2008 Zind Humbrecht "Goldert" Gewürztraminer Alsace (Previously $60)

SKU #1310621 93 points Wine Spectator

 This smells like sweet baking apple pie on the nose, but is much drier and almost tangy on the palate. Hints of apple sauce and cinnamon give a nod to the aromas, along with flavors of lychee, grapefruit peel, white pepper and smoke. Firm acidity provides balance for the ripe flavors, and the finish lingers with a smoky caramel note. Drink now through 2025. 220 cases made. (AN)  (9/2010)

91 points Robert Parker's Wine Advocate

 Despite its deep, brassy color, Olivier Humbrecht says that his 2008 Gewurztraminer Goldert was only modestly influenced by botrytis. Its aromas of bacon fat and new leather signal a quite different personality from that of the other Gewurztraminers in the present collection, although classic rose petal and litchi are present as well. Thanks to strong acidity and to high extract – of which a chalky cast as well as welcome, mouthwatering salinity in its finish might be indicators – this wine of 48 grams residual sugar ends up representing the “dry end” (if it can be called that!) of Zind-Humbrecht’s 2008 vintage Gewurztraminer collection. I would expect at least ten or a dozen years of interest, and suspect it will prove more adaptable in culinary contexts than its even higher residual-sugar siblings. (DS)  (5/2011)

91 points Stephen Tanzer's International Wine Cellar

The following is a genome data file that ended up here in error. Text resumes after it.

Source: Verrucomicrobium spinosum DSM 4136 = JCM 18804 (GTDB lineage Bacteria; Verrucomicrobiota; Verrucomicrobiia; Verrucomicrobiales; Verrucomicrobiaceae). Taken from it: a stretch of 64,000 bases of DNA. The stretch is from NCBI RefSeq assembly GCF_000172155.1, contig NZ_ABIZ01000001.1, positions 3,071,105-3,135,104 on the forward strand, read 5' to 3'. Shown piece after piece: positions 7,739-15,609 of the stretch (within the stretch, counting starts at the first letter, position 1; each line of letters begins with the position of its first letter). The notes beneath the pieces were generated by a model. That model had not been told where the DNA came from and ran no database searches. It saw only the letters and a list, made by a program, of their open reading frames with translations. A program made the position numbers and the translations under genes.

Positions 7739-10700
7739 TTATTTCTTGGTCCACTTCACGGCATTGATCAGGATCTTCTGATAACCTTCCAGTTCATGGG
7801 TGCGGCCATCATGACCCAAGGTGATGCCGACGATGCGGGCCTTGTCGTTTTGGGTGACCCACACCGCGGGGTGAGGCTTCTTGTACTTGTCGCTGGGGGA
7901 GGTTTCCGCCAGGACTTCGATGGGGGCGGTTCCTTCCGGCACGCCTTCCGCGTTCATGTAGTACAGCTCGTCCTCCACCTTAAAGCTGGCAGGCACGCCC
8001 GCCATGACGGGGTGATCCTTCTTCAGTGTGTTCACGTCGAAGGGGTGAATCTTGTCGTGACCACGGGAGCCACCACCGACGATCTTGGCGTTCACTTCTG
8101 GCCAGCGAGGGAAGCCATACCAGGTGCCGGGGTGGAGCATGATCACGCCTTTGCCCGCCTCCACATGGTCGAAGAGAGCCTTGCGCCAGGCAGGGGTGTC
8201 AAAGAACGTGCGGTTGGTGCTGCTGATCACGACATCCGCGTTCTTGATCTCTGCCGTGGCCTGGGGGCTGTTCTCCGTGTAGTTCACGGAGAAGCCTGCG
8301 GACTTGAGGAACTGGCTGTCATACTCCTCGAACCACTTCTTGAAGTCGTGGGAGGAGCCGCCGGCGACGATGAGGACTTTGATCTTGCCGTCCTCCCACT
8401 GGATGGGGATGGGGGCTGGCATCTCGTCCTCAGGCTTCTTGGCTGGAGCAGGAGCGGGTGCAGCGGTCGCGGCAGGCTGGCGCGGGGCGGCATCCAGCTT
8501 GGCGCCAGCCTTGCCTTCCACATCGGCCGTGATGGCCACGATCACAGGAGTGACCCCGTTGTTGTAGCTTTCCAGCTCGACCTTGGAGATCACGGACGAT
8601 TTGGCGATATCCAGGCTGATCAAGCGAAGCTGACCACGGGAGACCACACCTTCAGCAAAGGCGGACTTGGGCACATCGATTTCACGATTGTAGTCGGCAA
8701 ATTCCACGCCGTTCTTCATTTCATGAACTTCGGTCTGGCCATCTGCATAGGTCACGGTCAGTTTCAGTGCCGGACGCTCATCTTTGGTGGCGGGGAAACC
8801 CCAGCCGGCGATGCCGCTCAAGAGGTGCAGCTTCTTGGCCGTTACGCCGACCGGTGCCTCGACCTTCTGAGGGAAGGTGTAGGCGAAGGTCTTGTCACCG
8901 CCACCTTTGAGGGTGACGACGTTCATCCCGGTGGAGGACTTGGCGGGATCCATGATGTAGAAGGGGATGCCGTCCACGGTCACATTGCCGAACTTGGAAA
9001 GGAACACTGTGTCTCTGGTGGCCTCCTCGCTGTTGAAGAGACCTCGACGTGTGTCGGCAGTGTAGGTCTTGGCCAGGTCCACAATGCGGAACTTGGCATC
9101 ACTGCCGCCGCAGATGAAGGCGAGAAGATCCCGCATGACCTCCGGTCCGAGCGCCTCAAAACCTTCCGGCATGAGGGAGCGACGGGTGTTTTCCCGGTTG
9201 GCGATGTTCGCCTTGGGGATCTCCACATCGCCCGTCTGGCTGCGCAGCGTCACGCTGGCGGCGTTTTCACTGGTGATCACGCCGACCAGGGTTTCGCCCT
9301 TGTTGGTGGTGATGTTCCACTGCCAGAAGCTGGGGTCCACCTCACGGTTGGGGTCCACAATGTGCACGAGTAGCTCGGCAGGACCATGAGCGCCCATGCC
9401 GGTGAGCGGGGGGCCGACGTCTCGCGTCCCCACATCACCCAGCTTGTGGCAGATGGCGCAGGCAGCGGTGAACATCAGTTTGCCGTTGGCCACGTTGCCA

Full medium gold. Sexy aromas of flowers, golden raisin, truffle and almond. Fat, broad and sweet, with deep, very ripe floral and spice flavors dominating. Quite silky and opulent. (ST)  (11/2010)

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- Thought to have originated in the city of Tramin in Italy's Alto Adige, Gewürztraminer is actually a pink-skinned incarnation of the Traminer varietal, and also the most widely planted variation. Known for its heady perfume redolent of rose petals and spice and tropical lychee flavor, its fuller body and moderate acidity, it can be made in a variety of styles ranging from completely dry to sweet late harvest wines. The best representations of the grape are grown in Austria and France's Alsace, though it's being made in smaller quantities in Eastern Europe, Italy, the Pacific Northwest, California, New Zealand and Australia.


- When it comes to wine, France stands alone. No other country can beat it in terms of quality and diversity. And while many of its Region, Bordeaux, Burgundy and Champagne most obviously, produce wine as rare, as sought-after and nearly as expensive as gold, there are just as many obscurities and values to be had from little known appellations throughout the country. To learn everything there is to know about French wine would take a lifetime. To understand and appreciate French wine, one only has to begin tasting them.


- A region and appellation in France that has been a part of both France and Germany throughout history. Geologically isolated from both countries, Alsace has also maintained much of its own culture and wine tradition, while also being influenced by the traditions of both countries. Alsatian wine is easily recognized by it traditional tall bottles. Alsatian wine makers produce a unique style of varietal wine, 90 percent of which is white.
Alcohol Content (%): 13.6